“Er…” He coughed once or twice and bent to finger a sprig of lavender. “Was a bit disoriented at the time. Had a little too much wine, perhaps. But I do remember gold everywhere. Even the garderobes were gilded.” Cecily gave the faintest laugh and he walked a little closer to her as they felt their way between the hedges. “You would like to see such a sight?”

“Oh, more than anything. I’ve heard of palaces and universities, places to learn and converse with brilliant men. In the Old Tales valiant knights are always serving the king in his beautiful castle, eating at banquet tables as wide as a river, competing in tournaments and doing brave deeds…. I’ll never leave Whitcrowe, I know, but it would be—just once—to see the City.”

“I don’t think there is any reason that you should not see the City. It’s there for anyone to visit. I have been there many times.”

“Yes, but you are a lord, an earl’s heir. What am I? A cotter who isn’t allowed to bake her own bread. Ah, you don’t know. His Lordship commands that we must grind our grain in his mills and bake our bread in his ovens. And we pay for the privilege.” She knelt to uproot a pestilential weed, then rose with a smile. “It must have been lovely to grow up surrounded by such magnificent gardens.”

“It was my world, to tell the truth. In summer I spent whole days together in the gardens. My nursemaid, Ingrid, would allow me to wander wherever I liked. I certainly got into trouble, but she never cared about that. In fact, she was a co-conspirator in many of my little adventures.”

“You make it sound as if you had quite an exciting childhood.”

“Oh, you should have seen some of the capers we ran. My father always disapproved, of course, but he didn’t know about half of them. There was one sneak, a bloated old fellow this big around and covered in warts. He was always snitching tales to my parents of what I’d done, but one day Ingrid and I got the better of him. He was snoozing in the kitchen corner, and we were there to get a seed cake covered in honey—Have you ever tasted one of those? Finest food this side of the sea, if you ask me.—and Ingrid took the honey pot and ladled the stuff right on top of his head, till his hair was full of it.”

“Heavens! You were caught, I suppose.”

“Not a bit of it. The old bloke slept on and never knew a thing. ‘Course he guessed who had done it, but by that time we were minding our own business up in the tower. Father was furious when he found out.” The sound of birds fluttering in the fountain became loud, and they were both more aware of the rustling breeze.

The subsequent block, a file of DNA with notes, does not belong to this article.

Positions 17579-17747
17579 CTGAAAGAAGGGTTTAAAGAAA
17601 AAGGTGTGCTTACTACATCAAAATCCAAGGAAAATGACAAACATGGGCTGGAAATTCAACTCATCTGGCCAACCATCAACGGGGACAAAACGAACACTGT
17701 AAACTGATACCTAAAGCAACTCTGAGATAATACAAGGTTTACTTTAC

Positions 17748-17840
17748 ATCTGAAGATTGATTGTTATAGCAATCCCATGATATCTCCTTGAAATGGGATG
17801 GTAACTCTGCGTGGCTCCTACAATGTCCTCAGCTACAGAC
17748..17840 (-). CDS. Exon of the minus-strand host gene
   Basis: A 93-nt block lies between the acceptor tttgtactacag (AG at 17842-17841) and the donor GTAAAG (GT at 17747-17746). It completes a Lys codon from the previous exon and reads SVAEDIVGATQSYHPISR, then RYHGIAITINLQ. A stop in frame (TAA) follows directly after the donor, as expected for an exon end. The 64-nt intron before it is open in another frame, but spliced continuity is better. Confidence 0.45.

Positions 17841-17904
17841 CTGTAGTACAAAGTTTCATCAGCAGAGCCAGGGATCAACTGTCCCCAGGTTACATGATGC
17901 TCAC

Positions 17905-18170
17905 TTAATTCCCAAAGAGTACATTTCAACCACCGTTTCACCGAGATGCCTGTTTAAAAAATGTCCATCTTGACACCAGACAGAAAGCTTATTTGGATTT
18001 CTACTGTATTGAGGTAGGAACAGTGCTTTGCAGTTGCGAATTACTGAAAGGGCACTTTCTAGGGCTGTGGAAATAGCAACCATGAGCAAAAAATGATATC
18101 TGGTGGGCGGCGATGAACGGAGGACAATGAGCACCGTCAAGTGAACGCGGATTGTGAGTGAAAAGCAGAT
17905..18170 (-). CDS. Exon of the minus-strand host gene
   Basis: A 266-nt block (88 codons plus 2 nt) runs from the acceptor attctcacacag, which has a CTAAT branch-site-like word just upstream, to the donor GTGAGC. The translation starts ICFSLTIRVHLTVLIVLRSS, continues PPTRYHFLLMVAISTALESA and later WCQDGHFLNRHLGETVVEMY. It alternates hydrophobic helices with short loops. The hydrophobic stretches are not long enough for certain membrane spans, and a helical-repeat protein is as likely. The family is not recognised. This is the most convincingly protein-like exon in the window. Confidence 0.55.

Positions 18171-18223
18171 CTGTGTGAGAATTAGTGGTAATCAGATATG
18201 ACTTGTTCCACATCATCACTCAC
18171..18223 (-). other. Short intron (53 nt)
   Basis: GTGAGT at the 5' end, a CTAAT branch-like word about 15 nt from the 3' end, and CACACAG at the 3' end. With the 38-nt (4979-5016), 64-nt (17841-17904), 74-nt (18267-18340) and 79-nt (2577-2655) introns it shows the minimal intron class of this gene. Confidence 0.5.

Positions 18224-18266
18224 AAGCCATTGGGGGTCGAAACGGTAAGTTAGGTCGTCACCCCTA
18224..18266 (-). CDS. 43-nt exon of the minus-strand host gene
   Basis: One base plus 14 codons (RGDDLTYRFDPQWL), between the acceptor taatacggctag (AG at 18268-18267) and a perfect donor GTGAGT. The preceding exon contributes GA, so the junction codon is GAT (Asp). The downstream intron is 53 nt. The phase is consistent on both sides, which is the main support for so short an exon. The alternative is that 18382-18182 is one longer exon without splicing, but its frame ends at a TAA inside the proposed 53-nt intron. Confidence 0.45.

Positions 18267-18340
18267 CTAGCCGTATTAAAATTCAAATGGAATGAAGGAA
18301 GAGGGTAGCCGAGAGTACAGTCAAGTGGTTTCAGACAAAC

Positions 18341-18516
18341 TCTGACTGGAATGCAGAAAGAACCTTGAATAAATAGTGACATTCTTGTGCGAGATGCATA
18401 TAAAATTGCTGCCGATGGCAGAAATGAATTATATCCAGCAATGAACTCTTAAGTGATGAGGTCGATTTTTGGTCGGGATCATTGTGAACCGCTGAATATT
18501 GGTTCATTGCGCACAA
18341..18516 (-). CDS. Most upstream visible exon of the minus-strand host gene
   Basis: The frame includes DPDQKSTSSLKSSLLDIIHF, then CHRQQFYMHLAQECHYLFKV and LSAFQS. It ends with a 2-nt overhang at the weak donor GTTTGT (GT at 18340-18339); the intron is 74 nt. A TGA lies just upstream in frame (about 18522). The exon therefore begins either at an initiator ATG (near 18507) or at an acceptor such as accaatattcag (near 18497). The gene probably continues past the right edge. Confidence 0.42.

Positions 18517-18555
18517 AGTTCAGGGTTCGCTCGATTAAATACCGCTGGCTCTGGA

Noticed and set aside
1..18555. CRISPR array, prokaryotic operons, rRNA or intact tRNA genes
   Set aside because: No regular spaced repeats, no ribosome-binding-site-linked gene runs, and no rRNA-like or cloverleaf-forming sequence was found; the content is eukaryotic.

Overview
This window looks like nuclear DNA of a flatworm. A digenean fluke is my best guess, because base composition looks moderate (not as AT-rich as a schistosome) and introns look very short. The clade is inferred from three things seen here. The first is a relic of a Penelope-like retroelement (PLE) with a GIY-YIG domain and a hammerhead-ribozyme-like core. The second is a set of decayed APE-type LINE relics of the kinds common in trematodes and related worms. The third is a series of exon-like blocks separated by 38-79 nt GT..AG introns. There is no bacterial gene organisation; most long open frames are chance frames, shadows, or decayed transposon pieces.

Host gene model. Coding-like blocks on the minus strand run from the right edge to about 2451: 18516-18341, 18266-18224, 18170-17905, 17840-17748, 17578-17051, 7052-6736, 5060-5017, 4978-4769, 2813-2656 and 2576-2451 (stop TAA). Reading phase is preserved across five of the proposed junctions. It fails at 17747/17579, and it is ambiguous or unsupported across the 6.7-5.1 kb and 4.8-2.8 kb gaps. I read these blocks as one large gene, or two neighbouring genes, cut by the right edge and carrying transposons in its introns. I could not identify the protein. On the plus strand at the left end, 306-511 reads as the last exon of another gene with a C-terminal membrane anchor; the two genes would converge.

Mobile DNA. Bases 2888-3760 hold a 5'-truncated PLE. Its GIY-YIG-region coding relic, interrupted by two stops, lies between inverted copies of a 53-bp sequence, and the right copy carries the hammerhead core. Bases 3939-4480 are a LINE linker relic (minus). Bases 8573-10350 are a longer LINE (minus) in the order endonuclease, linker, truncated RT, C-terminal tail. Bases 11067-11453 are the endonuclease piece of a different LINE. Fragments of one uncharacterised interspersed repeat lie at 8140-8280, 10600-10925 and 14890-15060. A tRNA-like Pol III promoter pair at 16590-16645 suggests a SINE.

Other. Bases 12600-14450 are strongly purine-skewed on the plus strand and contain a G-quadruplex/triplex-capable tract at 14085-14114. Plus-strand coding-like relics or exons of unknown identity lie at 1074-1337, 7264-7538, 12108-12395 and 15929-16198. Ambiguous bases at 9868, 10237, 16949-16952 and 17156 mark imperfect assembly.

“Granton must be quite a change from such a place.”

“Yes, it is quite different. A bit colder, I think, and darker. Far from town. But I’m enjoying myself all the same.”

A few more couples glided through the twilit gardens, speaking in whispers and barely crunching the gravel. Cecily half expected Jevan to give her a terse farewell at any moment and rush to join his relatives and their prestigious guests, but he continued to walk beside her in a gentle, steady rhythm. The girl who was always sure of herself felt bashful for the first time in her life.

Cecily had drifted into thought for a moment while Jevan continued to explain his escapades with the energetic Ingrid. When he mentioned his afternoons of frolicking among herbs and peonies, she let out a laugh much louder than she’d intended. It was hard to imagine the man beside her “frolicking” in anything.

“What? Do you find that humorous?”

“No, no, of course not.”

He moved his hand, the one wearing the lovely ring, downward as if to touch her hair, but then it strayed further, to the stem of a sleeping rose. “Roses were my mother’s favorite, and my own. Noble flowers—they keep to themselves, entirely aware of their own beauty and caring nothing for the pathetic others.”

“But each flower only blooms once, to die after a season.” Cecily shivered and hugged herself. “They leave nothing behind but a withered petals.”

Jevan’s gaze remained on the rose stem, one finger gently stroking the dull edge of a thorn. “Is that what you fear, Cecily?”

Their words were uncomfortable now, hovering on the brink of something that neither wanted to name. “I fear living a life full of nothing worth having—a dull, purposeless, ordinary life. I want to decide my own fate. I wish…have you—have you ever felt helpless?”


“Yes. Nothing more than a pawn in the hands of something—or someone—much larger than you are. All of the decisions you make being manipulated, cast aside in favor of something ‘better’ that you never would have chosen.”